Dynamic table loading in SSIS (Part 2)

I talked in a previous post about the possibility of using the format command and bulk insert task inside of a foreach loop in order to load all your tables using a single package… I don’t much like the method as it means you have to run each table load in series, and you’re not taking advantage of SSIS (high speed dataflow task, parallelism and eliminating staging with a single pass transformation).

SQL Server Developer Edition 2005 Win32/X64/IA64 English CD/DVD

However, the previous post is probably the most popular on this blog and I’ve had requests for more detail. So as part 2 of this post, I’ve created a demo solution for you to try out. Before implementing something like this though I’d think very carefully about what it is your trying to achieve. If you only have a small number of tables/records to load, with a well organised and controlled framework, this may work for you. Certainly, one package is easier to keep track of than 100! Having said this, one package to run all loads means that a failure is going to halt all table loads.

Here is the solution – Dynamic Table Loading Solution

  1. Run the “ExampleDynamicLoad.sql” in the miscellaneous folder to create an example “control” and “staging” database with necessary tables and metadata. This will also create the folder structures on your local drive to accomodate format and comma delimited load files. 
  2. Run the package “GenerateDynamicLoadFiles.dtsx”. This will create 3 text files in your newly created folder structures, each with a million rows.
  3. Finally, now that the environment has been set up, you can run the package.

Note that this demo has been created to run against a single development machine. Therefore localhost or “.” have been used in place of specifying servernames.

Cheers
Frank

5 thoughts on “Dynamic table loading in SSIS (Part 2)”

  1. Thanks Protean for the code! Your example was very helpful and helped to learn some new concepts in SSIS and bcp. I forgot we could bcp out a format file.

    I’m working on a large project to dynamically create format files as the table width of my imports varies, i.e. one day the file as 3 date columns (if it’s Jan 3), the next it has 4, the next it has 5, etc…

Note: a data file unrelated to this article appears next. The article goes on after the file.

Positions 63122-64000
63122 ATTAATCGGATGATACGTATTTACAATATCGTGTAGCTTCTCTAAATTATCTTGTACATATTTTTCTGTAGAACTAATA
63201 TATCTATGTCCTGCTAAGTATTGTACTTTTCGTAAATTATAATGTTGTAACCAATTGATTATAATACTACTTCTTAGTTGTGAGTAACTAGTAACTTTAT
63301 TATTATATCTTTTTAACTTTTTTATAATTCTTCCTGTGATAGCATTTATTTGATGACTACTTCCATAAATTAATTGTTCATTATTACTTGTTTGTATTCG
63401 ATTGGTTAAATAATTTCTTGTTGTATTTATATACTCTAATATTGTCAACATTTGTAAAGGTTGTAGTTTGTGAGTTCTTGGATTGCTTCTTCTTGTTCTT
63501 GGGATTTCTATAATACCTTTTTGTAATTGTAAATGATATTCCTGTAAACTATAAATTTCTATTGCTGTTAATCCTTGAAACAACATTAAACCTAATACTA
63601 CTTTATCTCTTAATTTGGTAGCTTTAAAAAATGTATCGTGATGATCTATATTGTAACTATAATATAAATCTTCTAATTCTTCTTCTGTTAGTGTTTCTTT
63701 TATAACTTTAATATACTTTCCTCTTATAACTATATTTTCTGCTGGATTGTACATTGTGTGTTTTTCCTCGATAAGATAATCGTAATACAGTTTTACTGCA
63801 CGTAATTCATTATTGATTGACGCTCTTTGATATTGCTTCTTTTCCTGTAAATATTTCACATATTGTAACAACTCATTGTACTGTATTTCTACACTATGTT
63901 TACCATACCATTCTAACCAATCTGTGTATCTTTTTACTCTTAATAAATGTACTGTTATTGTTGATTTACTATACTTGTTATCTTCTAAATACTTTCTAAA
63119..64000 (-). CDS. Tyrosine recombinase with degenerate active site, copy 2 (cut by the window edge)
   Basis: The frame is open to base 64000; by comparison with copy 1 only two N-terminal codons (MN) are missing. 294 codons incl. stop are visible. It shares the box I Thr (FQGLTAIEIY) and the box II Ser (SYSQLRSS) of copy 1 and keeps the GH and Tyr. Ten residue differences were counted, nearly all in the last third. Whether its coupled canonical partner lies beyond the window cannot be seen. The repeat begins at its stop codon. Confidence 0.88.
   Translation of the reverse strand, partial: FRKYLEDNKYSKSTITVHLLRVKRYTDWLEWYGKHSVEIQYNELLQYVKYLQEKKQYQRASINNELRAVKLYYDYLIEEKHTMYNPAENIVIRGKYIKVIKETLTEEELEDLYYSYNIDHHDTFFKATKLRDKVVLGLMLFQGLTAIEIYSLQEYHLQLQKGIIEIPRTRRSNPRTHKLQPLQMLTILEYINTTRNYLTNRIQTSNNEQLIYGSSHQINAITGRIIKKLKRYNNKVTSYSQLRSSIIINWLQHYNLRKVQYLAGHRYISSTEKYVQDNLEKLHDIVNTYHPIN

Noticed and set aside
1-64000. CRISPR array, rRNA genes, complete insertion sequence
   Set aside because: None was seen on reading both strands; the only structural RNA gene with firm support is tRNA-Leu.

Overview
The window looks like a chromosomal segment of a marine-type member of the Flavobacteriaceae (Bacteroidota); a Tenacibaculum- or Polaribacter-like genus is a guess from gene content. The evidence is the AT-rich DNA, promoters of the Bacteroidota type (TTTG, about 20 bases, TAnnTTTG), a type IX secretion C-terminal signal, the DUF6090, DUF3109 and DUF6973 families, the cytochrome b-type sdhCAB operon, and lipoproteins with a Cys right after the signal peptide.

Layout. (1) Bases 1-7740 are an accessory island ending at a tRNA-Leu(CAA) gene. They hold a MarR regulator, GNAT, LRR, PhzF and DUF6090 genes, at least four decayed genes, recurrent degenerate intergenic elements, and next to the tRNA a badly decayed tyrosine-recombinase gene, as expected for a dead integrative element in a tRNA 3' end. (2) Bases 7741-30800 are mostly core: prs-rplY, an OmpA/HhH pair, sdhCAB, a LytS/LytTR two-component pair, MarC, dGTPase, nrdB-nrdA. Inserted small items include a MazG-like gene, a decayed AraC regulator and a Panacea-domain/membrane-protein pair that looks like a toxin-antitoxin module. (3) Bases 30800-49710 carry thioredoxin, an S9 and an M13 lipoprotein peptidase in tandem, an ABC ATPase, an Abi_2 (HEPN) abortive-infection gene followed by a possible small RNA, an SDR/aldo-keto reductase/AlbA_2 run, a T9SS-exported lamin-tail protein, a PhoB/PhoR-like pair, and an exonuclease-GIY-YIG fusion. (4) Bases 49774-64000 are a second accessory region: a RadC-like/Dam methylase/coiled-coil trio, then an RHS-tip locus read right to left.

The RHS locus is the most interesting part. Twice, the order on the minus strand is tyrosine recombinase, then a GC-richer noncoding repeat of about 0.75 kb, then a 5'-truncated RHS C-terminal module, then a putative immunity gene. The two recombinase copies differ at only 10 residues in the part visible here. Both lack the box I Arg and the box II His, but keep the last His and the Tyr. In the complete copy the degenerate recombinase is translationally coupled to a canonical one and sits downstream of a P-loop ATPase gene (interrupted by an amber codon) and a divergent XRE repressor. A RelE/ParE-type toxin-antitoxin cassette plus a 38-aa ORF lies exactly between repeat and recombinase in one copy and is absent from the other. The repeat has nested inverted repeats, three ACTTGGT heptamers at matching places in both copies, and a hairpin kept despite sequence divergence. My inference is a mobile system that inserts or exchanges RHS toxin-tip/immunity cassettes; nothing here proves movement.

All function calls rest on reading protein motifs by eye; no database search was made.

I’m trying to reverse engineer what you have done and apply it to my situation.

    One issue I’m having is that my hosting company won’t allow bcp.exe or any xp_cmdshell commands.

    Do you have any examples you can show me on how to create the format file using the script task instead of bcp.exe format?

    Thanks!

    Jason
    lonestarfinancing[dot]com

  2. I’m afraid I don’t have any examples to hand but it should be possible if you interrogate the information schema catalogue views and write the file based on that.

    To see some examples of how to do this in script component see the post on writing sql results to SSIS variable. It would require some modification to make it fit your purposes, but hopefully you will see the idea.

    Finally if you want to write to a file (which you will have to do) lookup examples using streamwriter class.

    Hope this helps!

  3. Hello,
    Really nice article. I am newbie in this area.
    Can I implement the same in my environment? here is the scenario.

    1. I have lot of different tables data to be extracted to flat files like table1, table2, table3…..tableXXX.
    2. I need to run select * from each table and capturing the data in flat files by naming the file as table name.
    I am trying to use foreach loop in the case but getting error…I captured table names (table1, table2 etc.,) and Query (select * from table1, select * from table2 etc., ) to a temp table and then using the variables tablename and query as variables in the foreach loop container and ending with error.

    Error at Getting Data to Flatfiles [OLE DB Source [1]]: SSIS Error Code DTS_E_OLEDBERROR. An OLE DB error has occurred. Error code: 0×80040E0C.
    An OLE DB record is available. Source: “Microsoft SQL Native Client” Hresult: 0×80040E0C Description: “Command text was not set for the command object.”.

    So my question is …can I use yours in my scenario? I heard some where that each table contains different columns and the each query leads to different columns and hence the columns are changing flatfile extraction is not possible. Is that correct?
    Can you kindly suggest some method to my schenario?
    Krishna.

    1. Hi Krishna,

      You heard correctly that you can’t dynamically change the metadata within a dataflow. So in your case each iteration of the loop will require different column names and as you have found out, this doesn’t work.

      You may be able to use a combination of bcp format command and bcp export command within the loop to do this.

      However, if you have the time I’d recommend that you build a dataflow for each table. Then you can take advantage of SSIS by exporting in parallel.

      Thanks

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